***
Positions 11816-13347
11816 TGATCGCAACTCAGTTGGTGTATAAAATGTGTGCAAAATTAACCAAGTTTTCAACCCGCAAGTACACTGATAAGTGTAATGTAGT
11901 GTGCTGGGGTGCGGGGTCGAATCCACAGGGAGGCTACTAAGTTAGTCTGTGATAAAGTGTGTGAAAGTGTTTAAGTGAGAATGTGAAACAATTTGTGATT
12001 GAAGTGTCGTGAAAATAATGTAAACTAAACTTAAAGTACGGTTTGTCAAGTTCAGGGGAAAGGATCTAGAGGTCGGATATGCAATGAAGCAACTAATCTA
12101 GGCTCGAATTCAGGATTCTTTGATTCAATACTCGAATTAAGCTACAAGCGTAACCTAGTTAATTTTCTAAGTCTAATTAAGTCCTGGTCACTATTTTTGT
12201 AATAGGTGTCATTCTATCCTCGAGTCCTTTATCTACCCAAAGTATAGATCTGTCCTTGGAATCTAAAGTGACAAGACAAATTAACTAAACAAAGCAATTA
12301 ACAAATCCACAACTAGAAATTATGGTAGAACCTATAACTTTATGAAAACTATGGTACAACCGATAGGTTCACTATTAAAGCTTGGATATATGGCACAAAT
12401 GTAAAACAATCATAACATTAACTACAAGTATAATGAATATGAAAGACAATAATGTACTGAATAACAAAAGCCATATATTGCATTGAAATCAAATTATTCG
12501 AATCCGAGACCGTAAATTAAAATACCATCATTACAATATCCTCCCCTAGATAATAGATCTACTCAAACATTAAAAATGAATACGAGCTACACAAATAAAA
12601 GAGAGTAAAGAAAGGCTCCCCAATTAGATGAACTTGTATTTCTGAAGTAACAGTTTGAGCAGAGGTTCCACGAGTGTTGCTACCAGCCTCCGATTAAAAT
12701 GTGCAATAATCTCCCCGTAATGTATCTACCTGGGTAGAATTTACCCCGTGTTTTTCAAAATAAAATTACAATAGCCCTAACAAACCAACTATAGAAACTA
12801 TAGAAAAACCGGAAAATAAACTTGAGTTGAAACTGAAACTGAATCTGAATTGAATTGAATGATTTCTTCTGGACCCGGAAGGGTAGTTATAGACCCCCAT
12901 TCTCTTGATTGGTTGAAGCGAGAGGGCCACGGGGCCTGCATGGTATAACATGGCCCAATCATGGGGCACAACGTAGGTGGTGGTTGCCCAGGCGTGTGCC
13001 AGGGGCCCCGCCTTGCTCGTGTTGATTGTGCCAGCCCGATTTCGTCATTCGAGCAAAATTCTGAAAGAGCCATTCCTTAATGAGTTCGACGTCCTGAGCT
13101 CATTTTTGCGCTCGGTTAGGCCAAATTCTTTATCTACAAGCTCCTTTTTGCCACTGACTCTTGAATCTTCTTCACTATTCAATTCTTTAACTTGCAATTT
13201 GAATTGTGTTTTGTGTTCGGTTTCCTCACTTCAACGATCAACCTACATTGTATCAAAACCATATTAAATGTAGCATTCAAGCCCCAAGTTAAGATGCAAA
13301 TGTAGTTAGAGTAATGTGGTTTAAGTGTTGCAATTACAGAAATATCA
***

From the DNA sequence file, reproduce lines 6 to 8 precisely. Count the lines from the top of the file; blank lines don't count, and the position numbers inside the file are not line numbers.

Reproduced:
12201 AATAGGTGTCATTCTATCCTCGAGTCCTTTATCTACCCAAAGTATAGATCTGTCCTTGGAATCTAAAGTGACAAGACAAATTAACTAAACAAAGCAATTA
12301 ACAAATCCACAACTAGAAATTATGGTAGAACCTATAACTTTATGAAAACTATGGTACAACCGATAGGTTCACTATTAAAGCTTGGATATATGGCACAAAT
12401 GTAAAACAATCATAACATTAACTACAAGTATAATGAATATGAAAGACAATAATGTACTGAATAACAAAAGCCATATATTGCATTGAAATCAAATTATTCG